It’s well-known that too much stress can have a negative effect on your mental well-being. It can be hard to take action in reducing stress in your life, especially if you have a busy schedule and lots of responsibilities, and if you feel like you’re coping mentally, there’s not much motivation to address high-stress levels. However, stress can also have quite serious physical consequences too, and prolonged periods of high stress can make you physically unwell. The overproduction of stress hormones can, over time, take a toll on your body, so it pays to be aware of how stress can manifest itself so you can take action if you start to feel the effects.
Stress can lead to, or make worse, existing heart and circulatory conditions. Heart arrhythmia (irregular heartbeat), angina, heart disease, high blood pressure and stroke can all be linked to prolonged stress. The stress itself is usually a contributing factor rather than a single direct cause, but there is no doubt that the effects are real. If you are diagnosed with any heart-related condition or high blood pressure, it’s important to take the medications prescribed by your doctor, which you can purchase from online chemists such as EDrugSearch.com; learn more now. Your doctor is also likely to advise some lifestyle changes, and one will be reducing your stress levels to prevent too much strain on your system.
Like the heart, digestive system conditions are likely to be exacerbated by stress rather than causing it, but there are a number of painful, debilitating conditions that stress is linked to. Gastroesophageal reflux disease (GERD) is responsible for indigestion and heartburn, which can be very painful. The acid reflux it causes can also damage and scar the esophagus. Other conditions including gastritis, ulcerative colitis, and irritable bowel syndrome (IBS) are also affected by high-stress levels.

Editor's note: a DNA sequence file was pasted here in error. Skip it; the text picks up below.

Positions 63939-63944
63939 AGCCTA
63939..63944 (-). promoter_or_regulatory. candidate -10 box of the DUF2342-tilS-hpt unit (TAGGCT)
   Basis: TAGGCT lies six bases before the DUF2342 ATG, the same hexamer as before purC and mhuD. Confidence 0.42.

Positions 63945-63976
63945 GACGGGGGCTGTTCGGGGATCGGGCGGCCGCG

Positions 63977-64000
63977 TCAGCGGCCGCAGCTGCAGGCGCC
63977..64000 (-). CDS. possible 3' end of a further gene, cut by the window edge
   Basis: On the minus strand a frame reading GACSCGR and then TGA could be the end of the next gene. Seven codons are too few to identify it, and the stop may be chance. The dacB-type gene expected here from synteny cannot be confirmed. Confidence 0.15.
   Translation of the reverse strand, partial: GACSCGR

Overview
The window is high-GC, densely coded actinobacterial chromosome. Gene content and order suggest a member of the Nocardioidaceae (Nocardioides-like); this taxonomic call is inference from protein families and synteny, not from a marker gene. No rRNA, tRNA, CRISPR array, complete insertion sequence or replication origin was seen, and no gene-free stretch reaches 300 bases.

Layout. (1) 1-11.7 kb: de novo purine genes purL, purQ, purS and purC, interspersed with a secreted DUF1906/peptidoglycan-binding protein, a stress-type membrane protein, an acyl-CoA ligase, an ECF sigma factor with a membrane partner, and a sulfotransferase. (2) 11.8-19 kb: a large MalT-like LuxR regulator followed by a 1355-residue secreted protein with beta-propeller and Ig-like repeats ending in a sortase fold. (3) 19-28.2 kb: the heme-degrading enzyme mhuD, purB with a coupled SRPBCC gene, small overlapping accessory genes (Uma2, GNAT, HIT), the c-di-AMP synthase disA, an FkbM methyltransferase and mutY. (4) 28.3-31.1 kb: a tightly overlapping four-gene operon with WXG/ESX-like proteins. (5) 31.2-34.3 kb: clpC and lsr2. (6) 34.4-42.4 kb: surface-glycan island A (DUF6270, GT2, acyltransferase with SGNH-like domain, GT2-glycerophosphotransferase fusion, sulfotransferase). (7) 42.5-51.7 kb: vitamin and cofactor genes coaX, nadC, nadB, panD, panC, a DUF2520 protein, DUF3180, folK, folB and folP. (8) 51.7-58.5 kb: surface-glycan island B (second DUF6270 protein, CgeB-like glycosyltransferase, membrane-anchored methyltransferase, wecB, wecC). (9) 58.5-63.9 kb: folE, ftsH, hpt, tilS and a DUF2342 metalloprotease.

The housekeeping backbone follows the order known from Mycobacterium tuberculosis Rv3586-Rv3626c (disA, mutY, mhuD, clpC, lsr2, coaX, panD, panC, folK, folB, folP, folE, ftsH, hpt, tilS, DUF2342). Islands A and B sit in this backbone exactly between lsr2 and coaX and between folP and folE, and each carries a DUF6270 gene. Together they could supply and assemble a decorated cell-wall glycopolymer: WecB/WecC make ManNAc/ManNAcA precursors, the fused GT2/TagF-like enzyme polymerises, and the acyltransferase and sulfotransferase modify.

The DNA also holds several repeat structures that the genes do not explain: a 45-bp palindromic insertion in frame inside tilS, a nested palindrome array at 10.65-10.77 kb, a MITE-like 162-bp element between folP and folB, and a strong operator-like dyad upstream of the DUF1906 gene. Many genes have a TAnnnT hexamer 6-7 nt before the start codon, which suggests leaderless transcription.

Other health problems
Acne, psoriasis, eczema, and in some cases, permanent hair loss have all been linked to high-stress levels. Unfortunately, the presence of one of these conditions can add to your stress, which leads to a vicious cycle of stress making the condition worse, which increases the stress you feel, and so your problem gets increasingly worse. This cycle of stress also leads to problems like sexual dysfunction, again with no clear way out while the stress persists. Overeating, and in consequence obesity, can result from the mental effects of being under stress, and having weight problems will increase your chances of the aforementioned heart, circulation and gastrointestinal problems.
If you thought you were immune from the effects of stress, don’t be so sure – it may just be that for you the consequences of elevated, prolonged stress are affecting your body more than your mind. Of course, in many cases, it can affect both! Although the results can be serious, the good news is that if you take steps to deal with the stress, it will help to reduce and, in some cases, resolve your health problems. Don’t let a manageable problem like stress take over your life – find out about ways to tackle your stress and you will feel happier and healthier as a result.